Q. Is the data stored in the Storage depository interchangeable with other vendor’s controller units? For instance, can we load LTO tapes from vendor A’s library to Vendor B’s library and have full access to data?

A. The data stored in these systems are part of the “Storage as a workload” principle. So system metadata used to track Objects stored as a function within the Controller. I would not expect any content stored to be interchangeable with another system architecture.

Q. Would you consider the Seagate Kinetic Open Storage Platform a radical architectural shift in how object storage can be done?  Kinetic basically eliminates the storage server, POSIX and RAID or all of the “busy work” that storage servers are involved in today.

A. Ethernet drives with key value interface provides a new approach to design object storage solution. It is yet to be seen how compelling they are for TCO and infrastructure availability.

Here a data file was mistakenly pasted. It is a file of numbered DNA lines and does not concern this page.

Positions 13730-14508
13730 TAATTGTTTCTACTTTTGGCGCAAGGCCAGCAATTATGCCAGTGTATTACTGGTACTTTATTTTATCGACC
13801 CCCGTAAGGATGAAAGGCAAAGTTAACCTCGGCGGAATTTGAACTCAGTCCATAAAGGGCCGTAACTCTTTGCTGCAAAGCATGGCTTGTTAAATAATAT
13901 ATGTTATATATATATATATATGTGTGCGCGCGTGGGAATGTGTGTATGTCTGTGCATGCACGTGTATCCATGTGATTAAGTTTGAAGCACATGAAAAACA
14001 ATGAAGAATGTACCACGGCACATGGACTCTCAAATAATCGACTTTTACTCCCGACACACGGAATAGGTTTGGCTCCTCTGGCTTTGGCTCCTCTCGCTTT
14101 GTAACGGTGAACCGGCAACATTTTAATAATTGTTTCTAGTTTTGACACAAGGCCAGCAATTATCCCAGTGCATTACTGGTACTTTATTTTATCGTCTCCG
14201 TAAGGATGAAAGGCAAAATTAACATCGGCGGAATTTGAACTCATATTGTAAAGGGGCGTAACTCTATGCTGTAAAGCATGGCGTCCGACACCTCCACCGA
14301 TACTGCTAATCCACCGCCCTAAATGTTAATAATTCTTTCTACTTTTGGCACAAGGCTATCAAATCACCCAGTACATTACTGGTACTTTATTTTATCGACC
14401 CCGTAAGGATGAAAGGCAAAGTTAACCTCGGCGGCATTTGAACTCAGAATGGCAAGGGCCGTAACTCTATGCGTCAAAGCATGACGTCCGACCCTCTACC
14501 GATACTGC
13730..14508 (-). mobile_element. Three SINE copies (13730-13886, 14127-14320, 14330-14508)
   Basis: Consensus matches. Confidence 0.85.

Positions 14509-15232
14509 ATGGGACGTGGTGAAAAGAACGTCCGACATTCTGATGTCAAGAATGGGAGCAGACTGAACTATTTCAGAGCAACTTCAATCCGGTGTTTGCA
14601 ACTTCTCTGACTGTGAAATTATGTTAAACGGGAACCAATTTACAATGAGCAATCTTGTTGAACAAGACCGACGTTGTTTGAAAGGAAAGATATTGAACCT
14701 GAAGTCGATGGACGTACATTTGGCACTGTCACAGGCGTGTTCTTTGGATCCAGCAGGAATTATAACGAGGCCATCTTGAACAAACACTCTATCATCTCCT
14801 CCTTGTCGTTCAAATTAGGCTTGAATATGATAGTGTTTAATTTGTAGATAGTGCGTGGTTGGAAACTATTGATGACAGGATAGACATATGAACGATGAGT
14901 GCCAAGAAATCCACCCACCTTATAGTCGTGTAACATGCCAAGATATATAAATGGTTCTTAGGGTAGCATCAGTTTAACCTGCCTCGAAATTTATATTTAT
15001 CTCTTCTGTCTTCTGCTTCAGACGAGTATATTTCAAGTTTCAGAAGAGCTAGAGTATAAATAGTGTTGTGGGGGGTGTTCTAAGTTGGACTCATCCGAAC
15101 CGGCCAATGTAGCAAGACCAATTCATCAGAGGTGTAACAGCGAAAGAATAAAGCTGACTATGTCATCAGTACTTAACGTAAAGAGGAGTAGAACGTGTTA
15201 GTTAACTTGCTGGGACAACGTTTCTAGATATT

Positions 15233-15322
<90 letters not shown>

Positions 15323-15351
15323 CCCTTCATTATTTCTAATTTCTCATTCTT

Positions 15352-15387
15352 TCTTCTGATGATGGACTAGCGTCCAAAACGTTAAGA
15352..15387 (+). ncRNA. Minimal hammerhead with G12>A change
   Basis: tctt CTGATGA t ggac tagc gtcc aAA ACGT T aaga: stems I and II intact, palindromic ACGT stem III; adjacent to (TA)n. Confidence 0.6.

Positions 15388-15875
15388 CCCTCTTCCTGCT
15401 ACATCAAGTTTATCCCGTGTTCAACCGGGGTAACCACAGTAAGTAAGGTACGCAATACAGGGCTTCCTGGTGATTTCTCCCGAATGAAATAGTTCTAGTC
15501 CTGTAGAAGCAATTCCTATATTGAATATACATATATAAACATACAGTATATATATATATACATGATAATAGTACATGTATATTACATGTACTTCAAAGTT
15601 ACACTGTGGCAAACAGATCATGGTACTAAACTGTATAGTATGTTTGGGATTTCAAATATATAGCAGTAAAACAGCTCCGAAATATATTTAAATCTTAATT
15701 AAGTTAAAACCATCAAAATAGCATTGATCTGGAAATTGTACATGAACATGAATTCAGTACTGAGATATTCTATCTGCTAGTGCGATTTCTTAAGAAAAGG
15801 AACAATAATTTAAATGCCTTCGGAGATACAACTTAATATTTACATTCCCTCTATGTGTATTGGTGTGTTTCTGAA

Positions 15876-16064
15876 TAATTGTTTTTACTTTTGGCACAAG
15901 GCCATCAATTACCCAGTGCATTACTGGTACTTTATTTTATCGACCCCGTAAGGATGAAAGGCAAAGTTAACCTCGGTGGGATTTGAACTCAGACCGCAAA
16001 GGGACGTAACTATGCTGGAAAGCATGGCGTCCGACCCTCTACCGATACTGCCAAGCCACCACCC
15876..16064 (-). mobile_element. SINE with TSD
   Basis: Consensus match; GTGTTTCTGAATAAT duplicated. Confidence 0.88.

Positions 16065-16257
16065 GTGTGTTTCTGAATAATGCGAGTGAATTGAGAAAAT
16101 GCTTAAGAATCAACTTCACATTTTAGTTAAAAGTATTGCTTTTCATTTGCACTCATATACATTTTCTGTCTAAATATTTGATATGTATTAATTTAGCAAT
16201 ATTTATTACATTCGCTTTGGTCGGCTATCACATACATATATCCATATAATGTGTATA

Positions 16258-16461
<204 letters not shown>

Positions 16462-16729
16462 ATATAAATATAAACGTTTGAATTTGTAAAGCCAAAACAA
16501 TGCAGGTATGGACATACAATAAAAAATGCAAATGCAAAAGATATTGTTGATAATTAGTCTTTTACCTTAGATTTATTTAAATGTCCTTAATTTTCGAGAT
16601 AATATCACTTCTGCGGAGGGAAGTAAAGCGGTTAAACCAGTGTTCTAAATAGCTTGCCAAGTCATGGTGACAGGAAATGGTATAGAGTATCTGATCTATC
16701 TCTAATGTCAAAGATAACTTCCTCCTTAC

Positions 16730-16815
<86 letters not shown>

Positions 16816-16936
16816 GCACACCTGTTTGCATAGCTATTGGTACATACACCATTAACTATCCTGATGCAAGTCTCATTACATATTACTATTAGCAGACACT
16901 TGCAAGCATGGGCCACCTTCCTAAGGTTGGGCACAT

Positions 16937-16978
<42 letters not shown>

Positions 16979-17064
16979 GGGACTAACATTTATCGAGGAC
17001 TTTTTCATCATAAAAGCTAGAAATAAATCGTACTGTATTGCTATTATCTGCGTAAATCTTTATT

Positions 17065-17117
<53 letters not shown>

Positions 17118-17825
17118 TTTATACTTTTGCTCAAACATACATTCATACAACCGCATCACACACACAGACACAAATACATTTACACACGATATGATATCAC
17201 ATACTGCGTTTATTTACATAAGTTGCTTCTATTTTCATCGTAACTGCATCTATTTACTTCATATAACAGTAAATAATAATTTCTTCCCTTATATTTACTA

Q. Will the inherent reduction in blast radius by the move towards Ethernet-interface HDDs be a major driver of the Ethernet HDD in object stores?

A. Yes. We define Blast Radius by a compute failure that impacts access to connected hard drives. As we lower the Number of Connected Hard Drives to compute the Blast Radius is reduced. For Ethernet drives, you may need redundant Ethernet switches to minimize the blast radius.  Blast radius can be also minimized with intelligent data placements with software as well.